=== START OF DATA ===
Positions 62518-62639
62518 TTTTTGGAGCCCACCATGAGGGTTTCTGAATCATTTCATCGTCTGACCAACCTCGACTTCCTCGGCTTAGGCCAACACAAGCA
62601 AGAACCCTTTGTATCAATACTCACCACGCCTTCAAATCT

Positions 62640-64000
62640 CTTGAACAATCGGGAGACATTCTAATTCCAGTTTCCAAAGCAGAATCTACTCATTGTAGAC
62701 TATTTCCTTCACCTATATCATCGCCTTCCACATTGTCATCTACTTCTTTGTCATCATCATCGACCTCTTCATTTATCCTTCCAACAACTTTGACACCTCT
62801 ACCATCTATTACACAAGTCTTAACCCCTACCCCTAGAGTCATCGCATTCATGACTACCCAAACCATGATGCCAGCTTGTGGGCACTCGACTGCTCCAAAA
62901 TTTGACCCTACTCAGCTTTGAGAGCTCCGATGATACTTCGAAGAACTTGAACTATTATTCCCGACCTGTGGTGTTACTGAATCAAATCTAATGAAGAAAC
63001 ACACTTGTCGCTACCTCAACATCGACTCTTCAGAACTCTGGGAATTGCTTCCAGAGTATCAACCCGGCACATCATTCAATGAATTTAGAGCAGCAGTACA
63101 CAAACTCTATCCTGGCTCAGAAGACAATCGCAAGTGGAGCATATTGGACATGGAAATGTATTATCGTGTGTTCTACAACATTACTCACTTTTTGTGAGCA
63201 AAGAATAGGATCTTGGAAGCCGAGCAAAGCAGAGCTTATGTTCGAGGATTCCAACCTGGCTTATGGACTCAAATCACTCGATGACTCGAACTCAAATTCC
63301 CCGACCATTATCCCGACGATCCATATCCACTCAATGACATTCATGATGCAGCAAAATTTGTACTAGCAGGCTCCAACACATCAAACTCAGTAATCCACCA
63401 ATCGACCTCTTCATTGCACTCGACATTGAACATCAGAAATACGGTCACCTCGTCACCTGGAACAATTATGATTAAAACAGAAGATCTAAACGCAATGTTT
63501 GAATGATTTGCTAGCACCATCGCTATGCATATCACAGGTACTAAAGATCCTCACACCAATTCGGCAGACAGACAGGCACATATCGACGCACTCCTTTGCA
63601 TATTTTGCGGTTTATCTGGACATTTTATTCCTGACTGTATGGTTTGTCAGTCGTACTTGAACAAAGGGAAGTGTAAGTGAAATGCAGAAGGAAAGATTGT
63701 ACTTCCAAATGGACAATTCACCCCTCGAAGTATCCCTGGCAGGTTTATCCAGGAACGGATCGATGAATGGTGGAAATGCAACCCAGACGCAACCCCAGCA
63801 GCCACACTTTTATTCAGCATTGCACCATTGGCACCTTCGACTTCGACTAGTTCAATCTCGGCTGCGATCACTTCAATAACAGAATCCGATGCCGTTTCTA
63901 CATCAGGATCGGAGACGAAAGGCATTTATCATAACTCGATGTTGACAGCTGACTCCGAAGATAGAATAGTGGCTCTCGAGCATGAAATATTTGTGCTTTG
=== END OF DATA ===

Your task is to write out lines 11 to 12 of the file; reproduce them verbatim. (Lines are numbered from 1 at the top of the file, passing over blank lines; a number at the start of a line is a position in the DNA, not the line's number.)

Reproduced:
63201 AAGAATAGGATCTTGGAAGCCGAGCAAAGCAGAGCTTATGTTCGAGGATTCCAACCTGGCTTATGGACTCAAATCACTCGATGACTCGAACTCAAATTCC
63301 CCGACCATTATCCCGACGATCCATATCCACTCAATGACATTCATGATGCAGCAAAATTTGTACTAGCAGGCTCCAACACATCAAACTCAGTAATCCACCA